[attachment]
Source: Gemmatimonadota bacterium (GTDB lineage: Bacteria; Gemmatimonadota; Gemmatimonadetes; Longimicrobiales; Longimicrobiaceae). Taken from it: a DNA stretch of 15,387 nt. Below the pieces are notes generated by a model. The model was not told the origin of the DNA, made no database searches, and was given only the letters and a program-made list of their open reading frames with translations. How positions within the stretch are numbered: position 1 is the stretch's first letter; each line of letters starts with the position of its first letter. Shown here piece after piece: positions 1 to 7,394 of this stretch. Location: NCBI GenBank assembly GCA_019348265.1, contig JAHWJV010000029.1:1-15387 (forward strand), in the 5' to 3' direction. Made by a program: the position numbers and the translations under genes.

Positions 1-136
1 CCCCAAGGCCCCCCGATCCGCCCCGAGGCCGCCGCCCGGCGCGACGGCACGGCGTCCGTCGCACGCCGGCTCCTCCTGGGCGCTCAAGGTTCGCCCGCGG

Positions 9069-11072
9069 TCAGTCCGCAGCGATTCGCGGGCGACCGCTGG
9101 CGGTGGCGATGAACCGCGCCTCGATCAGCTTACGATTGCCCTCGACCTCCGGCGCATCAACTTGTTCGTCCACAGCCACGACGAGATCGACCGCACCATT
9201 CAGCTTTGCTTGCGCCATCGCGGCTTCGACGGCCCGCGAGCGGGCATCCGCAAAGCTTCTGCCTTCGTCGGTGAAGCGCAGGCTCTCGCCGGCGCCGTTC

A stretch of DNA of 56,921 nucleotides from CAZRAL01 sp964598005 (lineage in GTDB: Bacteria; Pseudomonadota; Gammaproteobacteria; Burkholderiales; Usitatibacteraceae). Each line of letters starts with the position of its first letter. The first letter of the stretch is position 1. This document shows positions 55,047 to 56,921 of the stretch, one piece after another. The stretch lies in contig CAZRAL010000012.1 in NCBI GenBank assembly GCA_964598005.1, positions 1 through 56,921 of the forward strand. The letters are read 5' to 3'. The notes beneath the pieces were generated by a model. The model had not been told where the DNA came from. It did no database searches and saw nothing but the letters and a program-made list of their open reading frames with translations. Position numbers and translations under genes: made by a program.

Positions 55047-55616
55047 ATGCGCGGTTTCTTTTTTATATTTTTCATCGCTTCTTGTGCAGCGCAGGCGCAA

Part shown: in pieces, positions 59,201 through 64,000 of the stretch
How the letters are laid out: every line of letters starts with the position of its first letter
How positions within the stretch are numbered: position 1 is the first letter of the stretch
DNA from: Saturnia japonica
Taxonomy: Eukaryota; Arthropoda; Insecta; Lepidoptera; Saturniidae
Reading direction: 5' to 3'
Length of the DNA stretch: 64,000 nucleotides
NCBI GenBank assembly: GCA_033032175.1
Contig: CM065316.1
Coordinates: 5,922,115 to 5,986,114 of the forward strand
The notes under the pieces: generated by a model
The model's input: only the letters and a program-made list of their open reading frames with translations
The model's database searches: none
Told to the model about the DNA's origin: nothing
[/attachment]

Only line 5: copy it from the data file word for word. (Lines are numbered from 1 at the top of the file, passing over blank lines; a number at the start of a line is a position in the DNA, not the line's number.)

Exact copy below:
9069 TCAGTCCGCAGCGATTCGCGGGCGACCGCTGG